WEST HARTFORD, Conn. – The problem for Stony Brook when it comes to this part of the season is no matter what they do, people will come back with, “Well, it’s not March yet, is it?”
We’ve gone over the postseason heartbreak for the Seawolves in America East and also the inherent ways in which the system is unfair to them, but what Stony Brook has done in the last few days has to impress you a little, no?
Two days after destroying New Hampshire, considered to be at least the fourth-best team in the conference, in Durham 80-50 and holding the Wildcats to 0.85 points per possession, Stony Brook came down to Hartford and they not only didn’t give the Hawks hope, they didn’t let them score en route to a 77-43 pummeling, holding Hartford to 0.65 ppp in the process.
Continue reading “Stony Brook 77, Hartford 43: Seawolves Doing All They Can Right Now” →
WEST HARTFORD, Conn. – The ball moved quickly, everyone seemed to touch it, extra passes were made, and – most importantly – shots were falling as Quinnipiac was rolling Tuesday night at intrastate rival Hartford.
At one point, the Bobcats were 8-12 and then 10-16 from three-point range, and after Gio McLean drove with ease to the hoop and scored, Quinnipiac led 60-47 with 10:30 left and appeared to be cruising to its second straight victory, even without its best post player, Chaise Daniels.
But the cruise hit the proverbial iceberg at that point. Possessions that didn’t end in turnovers finished wih rushed shots at the end of the shot clock. Hartford alowly started to gain momentum and scored 14 points the rest of the way. Quinnipiac showed a lot of guts and Gio McLean hit an eventual game-winning shot with 1:16 left to give it a 68-66 road win despite scoring just eight points in the final quarter of the contest, and – coupled with a win at Canisius Saturday – may tell us plenty about the mental makeup of the Bobcats going forward (certainly about McLean, more on him later).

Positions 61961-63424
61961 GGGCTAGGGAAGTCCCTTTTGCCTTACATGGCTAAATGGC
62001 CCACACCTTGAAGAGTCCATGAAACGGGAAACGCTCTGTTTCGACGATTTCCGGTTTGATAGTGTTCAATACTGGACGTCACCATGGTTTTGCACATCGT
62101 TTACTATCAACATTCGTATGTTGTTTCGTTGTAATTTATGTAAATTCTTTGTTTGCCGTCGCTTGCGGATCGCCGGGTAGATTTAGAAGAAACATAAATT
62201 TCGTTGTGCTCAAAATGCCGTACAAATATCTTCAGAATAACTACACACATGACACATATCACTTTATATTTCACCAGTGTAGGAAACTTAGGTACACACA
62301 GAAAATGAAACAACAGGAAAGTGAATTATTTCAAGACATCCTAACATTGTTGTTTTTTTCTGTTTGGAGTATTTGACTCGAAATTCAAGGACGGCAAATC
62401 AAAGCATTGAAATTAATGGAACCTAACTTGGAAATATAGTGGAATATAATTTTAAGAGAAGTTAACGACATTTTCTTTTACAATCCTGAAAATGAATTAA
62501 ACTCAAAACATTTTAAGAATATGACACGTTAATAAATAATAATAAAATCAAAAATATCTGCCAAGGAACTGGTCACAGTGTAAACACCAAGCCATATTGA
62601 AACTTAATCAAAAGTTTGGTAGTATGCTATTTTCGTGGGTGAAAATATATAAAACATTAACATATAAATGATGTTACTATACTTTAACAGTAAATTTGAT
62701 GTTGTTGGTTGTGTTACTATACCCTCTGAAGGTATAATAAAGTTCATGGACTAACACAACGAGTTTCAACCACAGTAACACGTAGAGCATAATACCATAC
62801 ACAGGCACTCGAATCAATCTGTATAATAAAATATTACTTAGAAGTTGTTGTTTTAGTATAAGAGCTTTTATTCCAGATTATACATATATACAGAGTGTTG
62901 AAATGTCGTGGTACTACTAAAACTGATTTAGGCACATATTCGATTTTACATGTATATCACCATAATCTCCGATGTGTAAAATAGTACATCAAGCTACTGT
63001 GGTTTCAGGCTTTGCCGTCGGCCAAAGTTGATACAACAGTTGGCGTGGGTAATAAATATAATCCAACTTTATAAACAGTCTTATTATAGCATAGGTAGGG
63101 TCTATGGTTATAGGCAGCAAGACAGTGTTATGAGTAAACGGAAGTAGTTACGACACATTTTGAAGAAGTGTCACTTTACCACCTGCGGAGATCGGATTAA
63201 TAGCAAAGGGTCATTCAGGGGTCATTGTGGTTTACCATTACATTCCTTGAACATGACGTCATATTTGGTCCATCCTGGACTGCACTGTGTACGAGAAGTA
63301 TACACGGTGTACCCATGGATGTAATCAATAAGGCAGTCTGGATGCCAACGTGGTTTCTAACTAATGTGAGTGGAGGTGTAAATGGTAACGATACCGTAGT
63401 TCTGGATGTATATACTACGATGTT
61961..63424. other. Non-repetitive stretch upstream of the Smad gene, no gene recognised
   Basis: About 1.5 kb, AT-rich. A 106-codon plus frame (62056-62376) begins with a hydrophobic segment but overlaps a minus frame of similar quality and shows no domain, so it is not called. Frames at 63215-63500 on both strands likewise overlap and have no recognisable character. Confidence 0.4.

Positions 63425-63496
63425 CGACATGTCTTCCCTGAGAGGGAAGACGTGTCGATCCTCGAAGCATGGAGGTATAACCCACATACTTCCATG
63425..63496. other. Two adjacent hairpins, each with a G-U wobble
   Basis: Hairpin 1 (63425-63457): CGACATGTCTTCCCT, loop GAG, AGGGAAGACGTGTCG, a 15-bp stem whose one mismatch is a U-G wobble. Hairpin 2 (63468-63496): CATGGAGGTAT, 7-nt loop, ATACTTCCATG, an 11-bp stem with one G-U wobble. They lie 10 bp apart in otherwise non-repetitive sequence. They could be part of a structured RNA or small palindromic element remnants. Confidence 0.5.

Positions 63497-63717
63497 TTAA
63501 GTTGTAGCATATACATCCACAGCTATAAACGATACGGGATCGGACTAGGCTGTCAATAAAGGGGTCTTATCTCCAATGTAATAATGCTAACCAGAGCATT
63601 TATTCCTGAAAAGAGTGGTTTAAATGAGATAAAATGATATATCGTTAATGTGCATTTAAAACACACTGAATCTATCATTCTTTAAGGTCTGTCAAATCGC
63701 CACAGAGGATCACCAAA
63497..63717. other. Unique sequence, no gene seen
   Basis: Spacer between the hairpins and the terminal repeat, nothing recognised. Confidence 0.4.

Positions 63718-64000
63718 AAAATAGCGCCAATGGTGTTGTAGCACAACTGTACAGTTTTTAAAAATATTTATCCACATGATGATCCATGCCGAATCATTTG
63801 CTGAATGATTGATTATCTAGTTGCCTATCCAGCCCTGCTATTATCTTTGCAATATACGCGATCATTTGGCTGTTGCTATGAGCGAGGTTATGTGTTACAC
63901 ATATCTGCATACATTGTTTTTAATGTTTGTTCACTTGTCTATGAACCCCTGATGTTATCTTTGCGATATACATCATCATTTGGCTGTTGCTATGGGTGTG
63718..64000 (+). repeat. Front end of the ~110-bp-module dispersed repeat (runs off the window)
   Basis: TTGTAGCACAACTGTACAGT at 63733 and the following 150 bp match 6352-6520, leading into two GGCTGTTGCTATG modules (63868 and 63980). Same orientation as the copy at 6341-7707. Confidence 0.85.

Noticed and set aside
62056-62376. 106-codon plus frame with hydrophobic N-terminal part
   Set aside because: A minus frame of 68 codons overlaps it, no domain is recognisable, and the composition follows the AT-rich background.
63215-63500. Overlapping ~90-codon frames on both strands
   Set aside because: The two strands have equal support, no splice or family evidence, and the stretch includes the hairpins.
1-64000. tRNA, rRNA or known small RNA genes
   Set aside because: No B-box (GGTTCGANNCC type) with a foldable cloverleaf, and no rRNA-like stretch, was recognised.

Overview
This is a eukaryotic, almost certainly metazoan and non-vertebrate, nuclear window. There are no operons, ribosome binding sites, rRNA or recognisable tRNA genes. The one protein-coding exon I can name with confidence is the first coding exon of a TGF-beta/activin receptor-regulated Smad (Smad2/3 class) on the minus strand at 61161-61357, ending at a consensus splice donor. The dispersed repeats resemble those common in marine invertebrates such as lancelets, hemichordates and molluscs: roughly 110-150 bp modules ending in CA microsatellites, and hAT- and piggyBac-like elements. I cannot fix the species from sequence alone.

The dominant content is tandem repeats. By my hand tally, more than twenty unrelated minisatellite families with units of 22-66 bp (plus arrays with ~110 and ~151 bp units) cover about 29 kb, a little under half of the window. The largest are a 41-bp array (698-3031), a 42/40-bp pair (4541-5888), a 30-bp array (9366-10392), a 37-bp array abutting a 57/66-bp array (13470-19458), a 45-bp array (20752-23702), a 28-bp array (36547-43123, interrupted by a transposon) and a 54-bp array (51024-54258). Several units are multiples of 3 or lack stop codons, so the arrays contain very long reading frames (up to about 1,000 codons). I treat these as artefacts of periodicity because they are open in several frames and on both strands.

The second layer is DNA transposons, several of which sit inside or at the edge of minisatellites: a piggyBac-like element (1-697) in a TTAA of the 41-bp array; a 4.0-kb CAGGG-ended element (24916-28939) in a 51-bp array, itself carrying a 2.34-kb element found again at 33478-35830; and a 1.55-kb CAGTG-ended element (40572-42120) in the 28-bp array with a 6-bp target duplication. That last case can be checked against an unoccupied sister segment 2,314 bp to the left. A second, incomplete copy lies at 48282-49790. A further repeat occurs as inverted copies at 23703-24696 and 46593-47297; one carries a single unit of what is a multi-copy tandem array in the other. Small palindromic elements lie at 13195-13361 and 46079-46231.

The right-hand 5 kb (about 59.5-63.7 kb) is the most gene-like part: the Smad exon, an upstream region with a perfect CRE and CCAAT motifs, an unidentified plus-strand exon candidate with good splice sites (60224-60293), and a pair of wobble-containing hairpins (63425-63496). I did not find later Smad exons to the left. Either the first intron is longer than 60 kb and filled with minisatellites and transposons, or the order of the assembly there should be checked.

Continue reading “Quinnipiac 68, Hartford 66: Growing Pains For Inexperienced Teams” →
There are few positive things that come from being ineligible for the NCAA Tournament for a Division I basketball coach, but one of them might be a little ease on the pressure that most of their other brethren in the coaching fraternity feel.
This is doubly so for UMass Lowell coach Pat Duquette, whose team (due to the transition period from Division II to Division I) won’t be a contender for the America East championship until 2018. Add that to the fact that Duquette was forced to replace almost everyone from last season’s surprising team that went 8-8 in its inaugural season in America East and was picked dead last again this season.
Continue reading “Three Thoughts: Hartford 68, UMass Lowell 62 (OT)” →